Through dark trees there is a forward urgency, the violent blossoming of his pulse.
The wolf rubs his fur against thorns, combing tracks like an empty music staff along the song of his body.
When the wolf howls, he shows the rose to the moon, which catches the red in its white eye.
The pads of the wolf ’s paws are black petals spreading themselves against black earth.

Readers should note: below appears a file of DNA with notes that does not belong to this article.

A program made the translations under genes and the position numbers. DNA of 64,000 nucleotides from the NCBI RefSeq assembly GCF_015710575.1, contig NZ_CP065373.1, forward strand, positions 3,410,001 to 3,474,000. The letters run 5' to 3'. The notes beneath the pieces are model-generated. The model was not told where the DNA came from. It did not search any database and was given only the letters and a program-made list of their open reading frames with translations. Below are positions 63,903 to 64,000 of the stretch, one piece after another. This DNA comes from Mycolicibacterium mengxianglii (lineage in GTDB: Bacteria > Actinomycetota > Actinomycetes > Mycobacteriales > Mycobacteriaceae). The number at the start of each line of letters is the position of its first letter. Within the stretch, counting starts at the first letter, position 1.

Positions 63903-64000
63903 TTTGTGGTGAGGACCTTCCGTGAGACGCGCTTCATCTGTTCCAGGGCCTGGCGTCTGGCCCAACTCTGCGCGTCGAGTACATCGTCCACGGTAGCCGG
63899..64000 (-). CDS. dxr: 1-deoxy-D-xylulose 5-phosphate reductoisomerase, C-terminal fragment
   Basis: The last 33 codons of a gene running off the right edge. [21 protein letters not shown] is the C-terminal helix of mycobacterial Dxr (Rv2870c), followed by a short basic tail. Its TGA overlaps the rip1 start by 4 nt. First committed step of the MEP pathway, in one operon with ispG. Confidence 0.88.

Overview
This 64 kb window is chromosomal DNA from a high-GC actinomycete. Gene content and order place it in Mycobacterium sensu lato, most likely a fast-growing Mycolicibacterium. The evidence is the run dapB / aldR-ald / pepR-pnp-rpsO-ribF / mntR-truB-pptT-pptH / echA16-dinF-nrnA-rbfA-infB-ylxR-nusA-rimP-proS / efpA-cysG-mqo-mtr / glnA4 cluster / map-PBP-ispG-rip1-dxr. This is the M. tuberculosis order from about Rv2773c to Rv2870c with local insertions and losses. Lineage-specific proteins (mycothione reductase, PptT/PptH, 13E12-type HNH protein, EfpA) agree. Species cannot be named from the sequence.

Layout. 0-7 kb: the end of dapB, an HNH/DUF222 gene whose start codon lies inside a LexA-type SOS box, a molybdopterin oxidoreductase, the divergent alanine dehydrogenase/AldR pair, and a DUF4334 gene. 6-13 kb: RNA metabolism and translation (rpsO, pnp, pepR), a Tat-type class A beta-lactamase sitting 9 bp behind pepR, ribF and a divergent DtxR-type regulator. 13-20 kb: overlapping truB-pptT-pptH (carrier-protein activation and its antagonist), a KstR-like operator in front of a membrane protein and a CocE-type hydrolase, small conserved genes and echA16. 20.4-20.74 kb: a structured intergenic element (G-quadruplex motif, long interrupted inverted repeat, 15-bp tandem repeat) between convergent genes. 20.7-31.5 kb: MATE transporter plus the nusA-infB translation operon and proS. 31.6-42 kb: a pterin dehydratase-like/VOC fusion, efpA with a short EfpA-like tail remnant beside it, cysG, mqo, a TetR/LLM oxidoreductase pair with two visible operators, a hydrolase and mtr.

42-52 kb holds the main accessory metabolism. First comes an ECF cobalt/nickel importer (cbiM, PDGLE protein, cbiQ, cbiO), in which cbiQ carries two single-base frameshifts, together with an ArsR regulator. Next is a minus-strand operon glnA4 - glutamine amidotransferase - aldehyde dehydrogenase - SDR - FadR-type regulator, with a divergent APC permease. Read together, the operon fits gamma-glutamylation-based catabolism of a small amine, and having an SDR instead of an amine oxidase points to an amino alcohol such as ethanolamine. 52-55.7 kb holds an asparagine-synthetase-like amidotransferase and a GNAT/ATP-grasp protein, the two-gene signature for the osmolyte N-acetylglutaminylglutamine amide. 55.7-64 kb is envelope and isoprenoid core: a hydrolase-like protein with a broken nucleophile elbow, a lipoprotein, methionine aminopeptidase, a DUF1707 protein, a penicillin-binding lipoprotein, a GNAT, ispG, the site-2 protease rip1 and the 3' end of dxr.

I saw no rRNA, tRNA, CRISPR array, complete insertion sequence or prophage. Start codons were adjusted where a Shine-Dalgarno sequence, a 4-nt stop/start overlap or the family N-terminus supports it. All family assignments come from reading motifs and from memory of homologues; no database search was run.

Everything the wolf swallows passes through the rose’s throat.
The rabbit’s last thought is that it has been taken into the bee’s heaven by mistake.
-- Jan Bottiglieri is a freelance writer and an associate editor for the literary journal RHINO. She lives in Schaumburg, Illinois, and has an MFA in poetry from Pacific University. A few previous publications include poems in Margie, Court Green, After Hours, Cloudbank, and Pearl.